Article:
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History of Oil
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Most of the money spent by the petroleum industry in exploring for oil is used for geophysics (the physics of the earth, including seismology, gravity and magnetics, among others). Geophysics provides techniques for imaging the subsurface (seeing below the ground) before drilling, and this can be key in avoiding “dry holes.”
Not realized by the general public is that most of the holes drilled are dry and do not yield commercial oil or gas. Locating an oil and gas reservoir (a place where a great amount of oil and gas has collected) and drilling oil and gas wells is very expensive (offshore wells can cost $15 million or more; in fact, some offshore platforms cost more than $4 billion). That’s why it is so important to utilize state-of-the art exploration and production technologies to keep costs as low as possible.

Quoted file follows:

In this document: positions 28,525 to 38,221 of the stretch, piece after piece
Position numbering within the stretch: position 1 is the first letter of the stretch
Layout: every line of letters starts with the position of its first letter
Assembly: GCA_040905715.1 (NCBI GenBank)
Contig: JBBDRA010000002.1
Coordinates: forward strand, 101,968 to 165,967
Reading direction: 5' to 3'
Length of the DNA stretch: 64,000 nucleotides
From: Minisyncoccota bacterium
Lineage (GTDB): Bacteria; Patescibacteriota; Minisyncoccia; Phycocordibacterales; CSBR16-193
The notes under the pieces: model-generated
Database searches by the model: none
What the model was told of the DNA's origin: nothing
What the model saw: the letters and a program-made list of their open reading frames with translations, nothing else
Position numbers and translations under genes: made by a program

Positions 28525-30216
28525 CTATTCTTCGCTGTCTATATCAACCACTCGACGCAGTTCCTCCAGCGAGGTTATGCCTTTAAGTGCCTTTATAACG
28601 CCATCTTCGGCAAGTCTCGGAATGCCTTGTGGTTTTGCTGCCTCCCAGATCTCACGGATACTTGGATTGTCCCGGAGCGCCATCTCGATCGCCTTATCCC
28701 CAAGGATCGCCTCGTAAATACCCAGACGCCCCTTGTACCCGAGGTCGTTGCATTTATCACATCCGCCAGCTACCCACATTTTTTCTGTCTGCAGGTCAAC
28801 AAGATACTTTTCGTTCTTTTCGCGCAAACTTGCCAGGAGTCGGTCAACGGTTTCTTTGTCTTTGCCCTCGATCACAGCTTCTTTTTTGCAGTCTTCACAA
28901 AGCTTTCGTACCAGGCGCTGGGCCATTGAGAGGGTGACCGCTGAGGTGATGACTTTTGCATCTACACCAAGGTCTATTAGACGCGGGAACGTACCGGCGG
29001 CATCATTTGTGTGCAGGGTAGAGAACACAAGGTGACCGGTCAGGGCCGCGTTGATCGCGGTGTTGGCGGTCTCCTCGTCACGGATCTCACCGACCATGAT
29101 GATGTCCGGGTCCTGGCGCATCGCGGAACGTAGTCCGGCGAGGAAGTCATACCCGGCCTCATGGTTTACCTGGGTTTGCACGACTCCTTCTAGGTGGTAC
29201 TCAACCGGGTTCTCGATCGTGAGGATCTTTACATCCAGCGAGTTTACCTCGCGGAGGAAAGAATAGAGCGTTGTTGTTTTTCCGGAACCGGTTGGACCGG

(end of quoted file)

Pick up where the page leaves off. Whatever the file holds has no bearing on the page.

ConocoPhillips, for example, deploys one of the world’s largest and fastest supercomputers, a Cray T3D/1350 system, to process seismic data and to produce accurate images that identify the best location and trajectory for drilling wells.
Computer-created view of underground structure.In complex regions like the North Sea and Gulf of Mexico, advanced 3-D seismic imaging (producing an image in three dimensions–width, length and depth–of an area beneath the earth’s surface or ocean floor) has played a key role in locating wells and in reducing finding and development costs. With the aid of its supercomputer, ConocoPhillips has overcome some of the world’s most difficult seismic and engineering challenges in hostile environments.
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